Well-being and mental stress in the population study of women in Gothenburg, Sweden: cohort comparisons from 1980 to 2016 of 36-year trends and socioeconomic disparities in 38-and 50-year old women

This article was originally published here

BMC Public Health. 2021 May 17;21(1):934. doi: 10.1186/s12889-021-10937-z.


BACKGROUND: Women’s lives have dramatically changed in recent decades as evidenced by trends in educational attainment, employment outside the home, income, and other socioeconomic factors. Self-reported health in 18-70 year old women has been reported to be significantly lower than in men. In Sweden, the 2005 National Public Health Report showed that stressful work environments have become more common, especially for women. The purpose of the study was to monitor trends in well-being and perceived mental stress in the populations of 38- and 50-year-old women and to examine associations with socioeconomic position (SEP).

SUBJECTS: In 1980, 2004, and 2017, population-based samples of 38- and 50-year old women were recruited into the Prospective Population Study of Women in Gothenburg (PPSWG), Sweden. This population-based study included participants from selected birth cohorts to participate in health examinations, at similar ages and with similar protocols on each occasion.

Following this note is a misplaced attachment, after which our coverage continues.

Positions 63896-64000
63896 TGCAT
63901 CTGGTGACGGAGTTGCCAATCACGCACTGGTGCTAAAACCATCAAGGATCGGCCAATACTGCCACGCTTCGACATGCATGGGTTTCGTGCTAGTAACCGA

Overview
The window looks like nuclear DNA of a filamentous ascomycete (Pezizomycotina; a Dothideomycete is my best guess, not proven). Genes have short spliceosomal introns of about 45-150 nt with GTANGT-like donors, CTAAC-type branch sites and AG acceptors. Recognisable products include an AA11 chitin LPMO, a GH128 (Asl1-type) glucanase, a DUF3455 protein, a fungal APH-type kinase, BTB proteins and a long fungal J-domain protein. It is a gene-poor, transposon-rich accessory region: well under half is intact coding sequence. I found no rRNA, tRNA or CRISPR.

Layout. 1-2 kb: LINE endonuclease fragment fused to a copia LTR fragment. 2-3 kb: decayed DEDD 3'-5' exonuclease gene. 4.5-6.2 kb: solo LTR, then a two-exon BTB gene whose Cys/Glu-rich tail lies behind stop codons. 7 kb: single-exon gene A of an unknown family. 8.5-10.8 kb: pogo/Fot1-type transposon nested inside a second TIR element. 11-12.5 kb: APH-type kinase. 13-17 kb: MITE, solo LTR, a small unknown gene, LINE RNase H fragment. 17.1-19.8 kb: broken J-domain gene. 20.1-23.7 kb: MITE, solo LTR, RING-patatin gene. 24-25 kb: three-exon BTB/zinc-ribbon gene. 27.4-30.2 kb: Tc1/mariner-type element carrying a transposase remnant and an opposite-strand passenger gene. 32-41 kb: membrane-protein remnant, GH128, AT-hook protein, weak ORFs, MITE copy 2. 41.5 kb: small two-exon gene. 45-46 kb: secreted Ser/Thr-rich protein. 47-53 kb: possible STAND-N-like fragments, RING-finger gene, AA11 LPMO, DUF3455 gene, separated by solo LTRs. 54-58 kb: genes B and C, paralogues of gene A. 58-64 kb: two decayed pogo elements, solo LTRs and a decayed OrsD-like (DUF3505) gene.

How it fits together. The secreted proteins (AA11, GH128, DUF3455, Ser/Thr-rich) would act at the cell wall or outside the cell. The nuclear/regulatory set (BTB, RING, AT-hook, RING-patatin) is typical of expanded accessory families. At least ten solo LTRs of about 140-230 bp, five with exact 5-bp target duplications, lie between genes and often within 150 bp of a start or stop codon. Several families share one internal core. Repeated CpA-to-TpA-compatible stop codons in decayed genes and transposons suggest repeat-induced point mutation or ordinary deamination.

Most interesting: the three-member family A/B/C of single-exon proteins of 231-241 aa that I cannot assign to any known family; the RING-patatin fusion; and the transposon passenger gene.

METHODS: Birth cohort comparisons between three representative samples of 38- and 50-year-old women. Well-being (scale 1-7) and perceived mental stress (scale 1-6) based on questionnaires were the main outcomes studied in relation to time. Socioeconomic position (SEP) based on socio-occupational group, i.e. occupational and educational level combined, were examined as correlates of well-being and mental stress at different points in time.

RESULTS: Perception of good well-being increased in generations of 50-year-old women between 1980 to 2016, but no significant time trends were seen in 38-year-old women. Perception of high mental stress increased between 1980 and 2016, for both 38-and 50-year-old women. Belonging to a low socio-occupational group was associated with lower perceived well-being in 1980 but not in 2016. Belonging to a low socio-occupational group was not associated with perceived mental stress at any examination.

CONCLUSIONS: Contemporary women of today have generally higher perceptions of well-being but also higher mental stress regardless of belonging to low or high socio-occupational group. Associations between poor well-being and belonging to a low socio-occupational group that were observed in 1980 and 2004 were not observed in 2016. The Prospective Population Study of Women in Gothenburg, Sweden was approved by the ethics committee of University of Gothenburg (Dnr 65-80; Ö564-03; 258-16). The studies comply with the Declaration of Helsinki and informed consent has been obtained from the subjects.

PMID:34001044 | DOI:10.1186/s12889-021-10937-z